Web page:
The Western Cape's tightrope walk: Keeping businesses open amid a rising tide of infections

Premier Alan Winde and Health Minister Zweli Mkhize at the temporary hospital established in the Cape Town International Convention Centre. (Supplied, Western Cape Government)
Premier Alan Winde and Health Minister Zweli Mkhize at the temporary hospital established in the Cape Town International Convention Centre. (Supplied, Western Cape Government)
Supplied, Western Cape Government
  • The Western Cape dwarfs other provinces in terms of Covid-19 case numbers and deaths.
  • Should stricter lockdown measures be implemented again, however, the economic impact will be devastating.
  • The Western Cape is an economic hub and dominates several sectors including tourism, the film industry and the service industry.
  • Provincial officials say they are doing all they can to keep businesses safe, and are pleading with business owners to stick to safety measures.

Western Cape Provincial Minister of Finance and Economic Opportunities David Maynier has called for businesses to stick to safety measures aimed at containing the coronavirus, warning that a return to stricter lockdown measures could have a devastating impact on the province's economy.

The country's Covid-19 death toll has breached the 1 000 mark, with the majority of cases reported in the Western Cape. The province has been dubbed the country's "epicentre" of Covid-19 infections, sparking fears that it could revert back to higher lockdown restrictions. 

On Monday the department of health reported that the Covid-19 death toll for the province had reached 829. The Western Cape's 33 586 cases of infections dwarf those of any other province.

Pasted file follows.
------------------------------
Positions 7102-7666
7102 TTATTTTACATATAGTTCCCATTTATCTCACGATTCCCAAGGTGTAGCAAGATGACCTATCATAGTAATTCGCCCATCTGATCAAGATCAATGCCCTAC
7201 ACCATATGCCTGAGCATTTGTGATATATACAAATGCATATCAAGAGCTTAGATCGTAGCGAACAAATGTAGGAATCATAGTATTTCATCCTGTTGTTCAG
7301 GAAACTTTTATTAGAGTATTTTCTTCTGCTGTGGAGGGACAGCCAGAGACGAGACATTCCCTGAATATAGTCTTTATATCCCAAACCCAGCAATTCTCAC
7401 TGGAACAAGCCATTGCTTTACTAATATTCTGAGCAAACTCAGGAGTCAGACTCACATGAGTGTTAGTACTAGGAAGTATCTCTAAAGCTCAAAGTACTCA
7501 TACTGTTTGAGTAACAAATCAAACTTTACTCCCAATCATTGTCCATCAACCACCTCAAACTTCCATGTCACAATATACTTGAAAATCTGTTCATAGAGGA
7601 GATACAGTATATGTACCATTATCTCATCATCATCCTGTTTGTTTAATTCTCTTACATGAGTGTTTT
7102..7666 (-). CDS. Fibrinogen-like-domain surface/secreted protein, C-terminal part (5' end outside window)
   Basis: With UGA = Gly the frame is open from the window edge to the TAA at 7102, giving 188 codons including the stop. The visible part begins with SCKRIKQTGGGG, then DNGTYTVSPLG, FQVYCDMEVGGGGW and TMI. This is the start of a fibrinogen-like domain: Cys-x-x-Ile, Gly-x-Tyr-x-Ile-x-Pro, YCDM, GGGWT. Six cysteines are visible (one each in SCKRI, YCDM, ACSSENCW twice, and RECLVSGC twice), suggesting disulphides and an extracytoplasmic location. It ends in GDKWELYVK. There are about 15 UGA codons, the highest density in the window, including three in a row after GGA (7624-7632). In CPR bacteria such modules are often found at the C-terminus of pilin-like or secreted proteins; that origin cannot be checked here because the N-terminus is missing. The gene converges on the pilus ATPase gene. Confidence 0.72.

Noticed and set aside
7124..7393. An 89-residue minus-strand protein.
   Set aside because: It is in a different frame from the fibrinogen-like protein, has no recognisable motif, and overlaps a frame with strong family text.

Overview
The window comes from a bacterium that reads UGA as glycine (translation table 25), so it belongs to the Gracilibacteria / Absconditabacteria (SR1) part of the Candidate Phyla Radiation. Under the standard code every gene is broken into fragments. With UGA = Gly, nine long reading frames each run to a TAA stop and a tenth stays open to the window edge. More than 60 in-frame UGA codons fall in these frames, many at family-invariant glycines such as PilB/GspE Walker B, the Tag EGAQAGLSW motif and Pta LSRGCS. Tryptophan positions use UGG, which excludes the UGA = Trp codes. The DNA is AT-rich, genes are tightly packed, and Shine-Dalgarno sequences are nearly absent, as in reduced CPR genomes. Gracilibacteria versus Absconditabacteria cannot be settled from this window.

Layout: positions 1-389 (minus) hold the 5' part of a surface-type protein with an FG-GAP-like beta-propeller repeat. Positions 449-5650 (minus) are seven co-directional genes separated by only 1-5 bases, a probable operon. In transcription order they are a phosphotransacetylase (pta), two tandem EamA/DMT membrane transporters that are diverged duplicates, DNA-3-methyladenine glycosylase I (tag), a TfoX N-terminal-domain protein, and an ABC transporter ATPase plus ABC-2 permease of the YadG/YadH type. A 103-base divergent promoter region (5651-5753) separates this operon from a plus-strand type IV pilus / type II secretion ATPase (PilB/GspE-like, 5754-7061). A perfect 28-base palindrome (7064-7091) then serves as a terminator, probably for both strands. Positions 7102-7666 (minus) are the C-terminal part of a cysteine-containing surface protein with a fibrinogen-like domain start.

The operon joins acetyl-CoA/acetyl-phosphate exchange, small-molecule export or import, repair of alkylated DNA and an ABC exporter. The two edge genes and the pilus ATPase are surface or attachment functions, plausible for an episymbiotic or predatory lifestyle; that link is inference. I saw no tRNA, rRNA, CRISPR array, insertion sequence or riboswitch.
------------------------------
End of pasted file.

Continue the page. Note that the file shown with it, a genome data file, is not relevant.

Second to it, the Eastern Cape trails with 6 341 cases, less than a fifth of the amount of cases in the Western Cape.

Second to it, the Eastern Cape trails with 6 341 cases, less than a fifth of the amount of cases in the Western Cape. Over the weekend Sunday Times reported that national ministers would be deployed to the province to assist in efforts to fight Covid-19. 

Maynier said that returning to severe lockdown restrictions, in an effort to curb the spread of Covid-19, would have a "significant impact" on businesses and jobs. "That is why we have to ensure that all businesses adhere to the safety guidelines put in place to stop the spread of Covid-19 in the workplace," he said.

Maynier said his department has been "working hard" to provide businesses with the required information and other guidelines to operate safely. Businesses are also being assisted in finding suppliers of personal protective equipment (PPE), he said. Maynier added that work on an economic recovery plan for the province is currently underway.

While statistics are not yet available on the impact of the lockdown on jobs and GDP, according to data from Stats SA, dating back to 2016, the province contributed 13.7% to the country's overall GDP. Gauteng remains the economic hub, accounting for more than a third (34.6%) of national GDP output, followed by KwaZulu-Natal (15.9%).

The majority of Western Cape's economic activity is driven by financial, insurance and business services – with asset managers like Allan Gray and Coronation Fund Managers and other financial service providers like Sanlam and Old Mutual headquartered in the province. The Western Cape also contributes significantly to national agriculture output and also has a strong tourism industry, according to Stats SA.

'Basically decimated'

Economist Mike Schüssler said that the impact of Covid-19 would be particularly bad for the Western Cape, which has the most service-orientated economy in the country.